Jonas's Reviews > 23 Things They Don't Tell You About Capitalism

23 Things They Don't Tell You About Capitalism by Ha-Joon Chang
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Jun 11, 2012

did not like it
bookshelves: nonfiction
Read in November, 2011

"23 Things" (for short) purports to be a rebuttal of commonly held views about the free market, capitalism and the science and profession of economics. Chang's position is pro government action and intervention (left wing, if you will), and he seeks to back it up with evidence and arguments.

I find it rather disappointing. It often addresses straw men and commonly held misconceptions about how economists think (rather than how economists actually think), and often fails to present opposing arguments fairly.

For instance, in Thing 1, "There is no such thing as a free market", Chang writes "Every market has some rules and boundaries that restrict freedom of choice". No shit, Sherlock? One rule which pro-market types are very much in favour of is (some form of) property rights. I think he either doesn't know the true position he's opposing or is choosing to not present it fairly. I don't know which of those explanations tars him the worst.

Later in Thing 1, Chang talks about child labour laws: "If you believe that the right of children not to have to work is more important than the right of factory owners to be able to hire whoever they find most profitable, you will not see a ban on child labour as an infringement on the freedom of the labour market".

Oh boy, where to start? First off, I personally find the phrase "the freedom of the labour market" grating---markets aren't a thing, in that they don't have agency. What's in question is the freedom of persons. (The phrase "only individuals act" might spring to mind, especially if you pronounce it "in-dee-vee-doo-als".) But I'll presume that the underlying definition of "freedom of markets" is "freedom of persons" and I'm just fussy about terminology.

Next, "the right of factory owners to be able to hire [...]". This makes the act of entering into an employment contract unilateral when it is really bilateral: it's not a contract unless you're allowed to not sign it.

Penultimately, "the right of children not to have to work" is just flat out mischaracterizing the situation: being forced to work, being allowed to work and being prohibited from working are three different things. Child labour laws in general are those which move children from being allowed to work (not forced to work) to(wards) being prohibited from working.

You might argue that if their alternative is to go unemployed and starve to death, they don't have any real alternatives and they're forced by necessity into the contract. If so, how does prohibiting them from entering into the contract help them? By the very assumptions, it starves them to death.

What makes children not have to work is wealth---being able to afford not to without starving---which cannot be regulated into existence out of the thin air. If child labour laws help children, why not prohibit all labour? Wouldn't that help everybody?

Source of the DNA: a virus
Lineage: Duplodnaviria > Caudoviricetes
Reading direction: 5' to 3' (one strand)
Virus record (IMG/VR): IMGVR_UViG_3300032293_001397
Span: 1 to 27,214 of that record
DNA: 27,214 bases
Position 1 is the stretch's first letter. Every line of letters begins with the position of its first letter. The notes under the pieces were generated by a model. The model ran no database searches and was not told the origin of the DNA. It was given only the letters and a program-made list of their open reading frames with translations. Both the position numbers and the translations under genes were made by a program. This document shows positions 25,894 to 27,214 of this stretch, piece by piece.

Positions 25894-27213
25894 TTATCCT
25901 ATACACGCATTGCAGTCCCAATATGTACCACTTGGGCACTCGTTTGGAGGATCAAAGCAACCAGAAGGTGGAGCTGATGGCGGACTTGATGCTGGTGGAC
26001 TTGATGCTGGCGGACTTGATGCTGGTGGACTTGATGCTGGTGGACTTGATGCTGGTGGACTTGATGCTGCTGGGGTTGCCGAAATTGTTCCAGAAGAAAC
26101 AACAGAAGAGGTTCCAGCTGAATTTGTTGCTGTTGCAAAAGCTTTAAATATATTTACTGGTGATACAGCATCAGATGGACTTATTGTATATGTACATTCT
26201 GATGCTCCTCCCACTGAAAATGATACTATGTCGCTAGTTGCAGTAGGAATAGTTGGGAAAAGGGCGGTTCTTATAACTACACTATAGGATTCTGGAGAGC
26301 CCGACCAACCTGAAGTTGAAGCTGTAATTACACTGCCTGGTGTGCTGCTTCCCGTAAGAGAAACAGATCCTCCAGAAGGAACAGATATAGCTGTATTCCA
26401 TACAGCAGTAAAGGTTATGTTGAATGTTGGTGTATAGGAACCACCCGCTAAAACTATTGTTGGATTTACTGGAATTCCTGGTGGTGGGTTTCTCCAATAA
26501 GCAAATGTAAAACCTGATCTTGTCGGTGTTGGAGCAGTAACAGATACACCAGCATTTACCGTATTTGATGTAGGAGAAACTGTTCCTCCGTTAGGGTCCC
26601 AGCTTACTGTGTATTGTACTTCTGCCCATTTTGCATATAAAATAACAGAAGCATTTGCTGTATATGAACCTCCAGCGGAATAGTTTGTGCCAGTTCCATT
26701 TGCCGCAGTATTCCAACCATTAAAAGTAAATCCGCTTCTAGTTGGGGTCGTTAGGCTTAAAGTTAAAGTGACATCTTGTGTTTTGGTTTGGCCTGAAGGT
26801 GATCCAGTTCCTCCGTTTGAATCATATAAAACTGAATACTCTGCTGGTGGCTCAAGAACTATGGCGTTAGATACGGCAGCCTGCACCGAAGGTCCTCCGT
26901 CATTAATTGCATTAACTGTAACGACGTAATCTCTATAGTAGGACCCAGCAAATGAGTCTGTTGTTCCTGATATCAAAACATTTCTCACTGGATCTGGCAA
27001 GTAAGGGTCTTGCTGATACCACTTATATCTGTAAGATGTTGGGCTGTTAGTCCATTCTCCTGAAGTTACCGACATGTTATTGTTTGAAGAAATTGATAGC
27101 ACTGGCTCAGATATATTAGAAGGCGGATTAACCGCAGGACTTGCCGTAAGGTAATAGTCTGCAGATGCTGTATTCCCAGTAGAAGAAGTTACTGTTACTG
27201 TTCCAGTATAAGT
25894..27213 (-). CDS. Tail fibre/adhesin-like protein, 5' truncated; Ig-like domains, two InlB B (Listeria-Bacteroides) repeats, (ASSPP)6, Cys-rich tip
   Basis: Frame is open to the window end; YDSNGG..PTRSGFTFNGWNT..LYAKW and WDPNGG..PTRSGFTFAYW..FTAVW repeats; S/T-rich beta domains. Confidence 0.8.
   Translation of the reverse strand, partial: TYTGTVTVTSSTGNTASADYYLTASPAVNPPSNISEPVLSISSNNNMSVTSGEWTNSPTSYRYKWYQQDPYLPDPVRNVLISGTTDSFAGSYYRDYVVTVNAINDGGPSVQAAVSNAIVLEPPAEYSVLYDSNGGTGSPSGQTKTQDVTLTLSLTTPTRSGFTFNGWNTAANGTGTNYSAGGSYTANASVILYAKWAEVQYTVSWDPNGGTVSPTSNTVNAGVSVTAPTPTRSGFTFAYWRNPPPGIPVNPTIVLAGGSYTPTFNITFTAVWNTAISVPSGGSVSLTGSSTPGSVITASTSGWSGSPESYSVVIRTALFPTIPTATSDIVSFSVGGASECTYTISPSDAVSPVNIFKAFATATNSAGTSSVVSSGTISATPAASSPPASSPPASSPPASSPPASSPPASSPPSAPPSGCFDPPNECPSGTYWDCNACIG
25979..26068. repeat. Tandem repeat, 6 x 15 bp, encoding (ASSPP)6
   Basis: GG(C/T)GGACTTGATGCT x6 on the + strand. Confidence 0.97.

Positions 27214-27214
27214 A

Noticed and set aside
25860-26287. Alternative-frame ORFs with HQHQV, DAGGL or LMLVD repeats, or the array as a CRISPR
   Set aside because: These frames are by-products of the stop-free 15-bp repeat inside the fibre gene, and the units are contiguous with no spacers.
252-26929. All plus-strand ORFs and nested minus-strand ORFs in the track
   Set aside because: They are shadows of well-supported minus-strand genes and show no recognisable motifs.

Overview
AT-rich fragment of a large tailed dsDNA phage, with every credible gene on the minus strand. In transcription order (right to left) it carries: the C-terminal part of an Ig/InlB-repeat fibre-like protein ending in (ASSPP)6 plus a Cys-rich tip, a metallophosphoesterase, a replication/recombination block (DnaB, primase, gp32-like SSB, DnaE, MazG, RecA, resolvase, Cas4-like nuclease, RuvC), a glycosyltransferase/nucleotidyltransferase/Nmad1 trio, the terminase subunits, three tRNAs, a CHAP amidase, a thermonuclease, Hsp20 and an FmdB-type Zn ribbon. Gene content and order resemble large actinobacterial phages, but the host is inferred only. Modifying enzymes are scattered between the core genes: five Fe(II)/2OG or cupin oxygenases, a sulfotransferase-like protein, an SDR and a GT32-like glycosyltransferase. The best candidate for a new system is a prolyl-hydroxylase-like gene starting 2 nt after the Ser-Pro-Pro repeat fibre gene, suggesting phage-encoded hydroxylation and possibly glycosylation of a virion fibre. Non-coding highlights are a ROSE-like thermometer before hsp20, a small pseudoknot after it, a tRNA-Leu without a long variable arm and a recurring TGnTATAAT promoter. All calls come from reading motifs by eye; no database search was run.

In Thing 4, he claims that the labour-saving nature of the washing machine has had greater impact than the internet. I'm not completely sure how those two effects are commensurate, but that in turn means I don't have any measure which proves the author wrong. What do find objectionable is that while he acknowledges some of the qualitative impacts of the internet, Chang emphasizes the change in point-to-point text transfer speeds as the One True Measure of the impact of the internet. Even *if* we limit ourselves to one-to-one communication, which I think is a serious mistake (would you be writing reviews on Goodreads if only one other person could read it?), other measures such as latency and price are surely relevant too. Also, given that the internet piggybacks on computers one-to-one communication enables many-to-many communication (e.g. by each of us communicating one-to-one with Goodreads) in ways that are mindbogglingly cheaper than with faxes (what the internet replaces, according to Chang).

Last point from me: in Thing 20, "Equal opportunity may not be fair", Chang makes the point that when children of poor parents can't concentrate in school because they're hungry, that's not equal opportunities. While true, the unfairness is the absence of equal opportunities, in direct contradiction of the chapter heading. My mind got boggled.

Chang goes on to write: "Fair competition can only be achieved when the child is given enough food---at home through family income support and at school through a free school meals programme." If I grant Chang the first part, that fair competition can only be achieved when children have enough food*, it doesn't necessarily follow that his way of doing it is the right way. Parents who can afford food for their kids might be neglectful and not provide it, and free school food might be insufficiently nutritious and sating that it helps the child concentrate. Home-made lunches, lunches bought and paid for at school or lunches bought elsewhere (in the---gasp!---market) are alternatives which Chang doesn't compare to his suggestion.